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For what we’ve seen thus far in the 2021 NFL season, I’m announcing my All-Underrated Team today. The last time we did this in 2019, I included guys like Matthew Judon, Austin Ekeler, Vita Vea, Fred Warner, and others who have risen to prominence in the two seasons since. Hopefully, the profiles of the players on this year’s list will develop in the same way in the years to come.
Of course, the term “underrated” is subjective. I’m guessing that almost everyone who sees this list will have a player or two they consider underappreciated who won’t be among the 24 players on this list. In most situations, I believe the main distinction is that I believe those guys are already recognized as important contributions. The following are some of the rules I used to compile this list:
Have you consistently performed at the same level for a long time? Andrew Whitworth and Micah Hyde, for example, have been “underrated” for so long that they are now properly ranked as superb football players. This list, which includes the team’s sole quarterback, tends to highlight younger players and/or players who have altered their level of performance from previous years.
Were you drafted in the first round? If you’re a first-round pick on your rookie contract, you’ll almost certainly be expected to perform well. A first-round pick makes the team because he has emerged as one of the finest players at his position, despite the fact that he is seldom included in that debate. Ja’Marr Chase or Nick Bosa, both top-five picks, aren’t exactly undervalued.
Have you been compensated? If you signed a huge contract in free agency or with your current club, you’re already regarded as a key player at your position. Trey Hendrickson was undervalued (by myself and others) entering into this season, and he’s been great for the Bengals, but he’s also making $20 million, so he’s already a quality player. The majority of the players are on rookie contracts or contracts that are below market value. Because one of the players just signed a new contract, I’m cheating a little by including him on the list.
Let’s go through our squad with that in mind. We have 24 players from 15 different companies, with a particular emphasis on bringing in players from the poorest clubs. Starting with a player who surprisingly ranked in the top 10 at his position before suffering a season-ending injury, we’ll work our way through the offense, defense, and special teams, beginning with a player who surprisingly ranked in the top 10 at his position before suffering a season-ending injury:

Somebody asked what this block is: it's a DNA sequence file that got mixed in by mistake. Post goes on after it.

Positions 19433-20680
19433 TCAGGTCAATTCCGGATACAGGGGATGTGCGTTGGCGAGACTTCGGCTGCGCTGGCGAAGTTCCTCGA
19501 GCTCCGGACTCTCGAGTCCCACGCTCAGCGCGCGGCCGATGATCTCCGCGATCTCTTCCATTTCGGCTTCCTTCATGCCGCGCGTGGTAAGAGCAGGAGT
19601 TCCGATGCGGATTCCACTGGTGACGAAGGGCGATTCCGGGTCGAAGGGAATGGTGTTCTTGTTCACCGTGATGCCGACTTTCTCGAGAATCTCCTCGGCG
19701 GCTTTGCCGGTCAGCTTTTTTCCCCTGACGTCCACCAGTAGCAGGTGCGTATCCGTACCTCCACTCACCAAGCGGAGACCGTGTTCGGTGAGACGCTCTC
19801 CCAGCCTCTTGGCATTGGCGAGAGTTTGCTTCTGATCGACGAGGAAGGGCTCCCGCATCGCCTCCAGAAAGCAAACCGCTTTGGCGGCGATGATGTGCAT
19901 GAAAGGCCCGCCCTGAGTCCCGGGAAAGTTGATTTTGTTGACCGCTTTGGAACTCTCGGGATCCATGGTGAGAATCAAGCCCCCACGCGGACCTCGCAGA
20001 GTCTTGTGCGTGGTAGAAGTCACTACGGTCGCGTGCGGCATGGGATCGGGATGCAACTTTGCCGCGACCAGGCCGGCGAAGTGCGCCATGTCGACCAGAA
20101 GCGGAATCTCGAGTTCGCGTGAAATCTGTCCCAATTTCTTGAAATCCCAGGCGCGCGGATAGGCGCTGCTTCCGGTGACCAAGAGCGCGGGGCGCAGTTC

QB | RB | WR | TE OT | G | C | K | P EDGE | DT | LB | CB | S EDGE | DT | LB | CB | S
Yes, we’re beginning with a guy who is out for the season due to a ruptured ACL, but being underappreciated as a quarterback is almost impossible. Winston meets the criteria. His 64.3 Total QBR in seven games this season is fifth in the league, behind Aaron Rodgers and Kyler Murray. If you don’t want to utilize QBR, there are other options. Winston’s quarterback rating and adjusted yards per attempt rank sixth and eighth, respectively. Despite the fact that he couldn’t stop throwing interceptions in Tampa Bay, he had a 14-to-3 touchdown-to-interception ratio in seven starts in 2021.
It’s OK if you want to give Sean Payton and the Saints’ offensive line credit for Winston’s progress. Winston also deserves credit for achieving success with a primarily unknown collection of receivers. Alvin Kamara was the No. 1 overall choice in 2015, but he also threw to Marquez Callaway, Deonte Harris, Adam Trautman, and Juwan Johnson. Winston, who will be a free agency in 2022, accomplished enough to earn a second chance with the Saints next season.
Robinson is well-known as a capable running back, but he also has a Pro Bowl resume as a runner this season. He has ran 112 times for 568 yards, averaging 5.1 yards per carry, in an offense with a pass game that may be charitably characterized as erratic. You might blame it on opponents not caring about the run, but DVOA takes into account game score and scenario, and his 31.4 percent DVOA is the highest among regular backs in the league.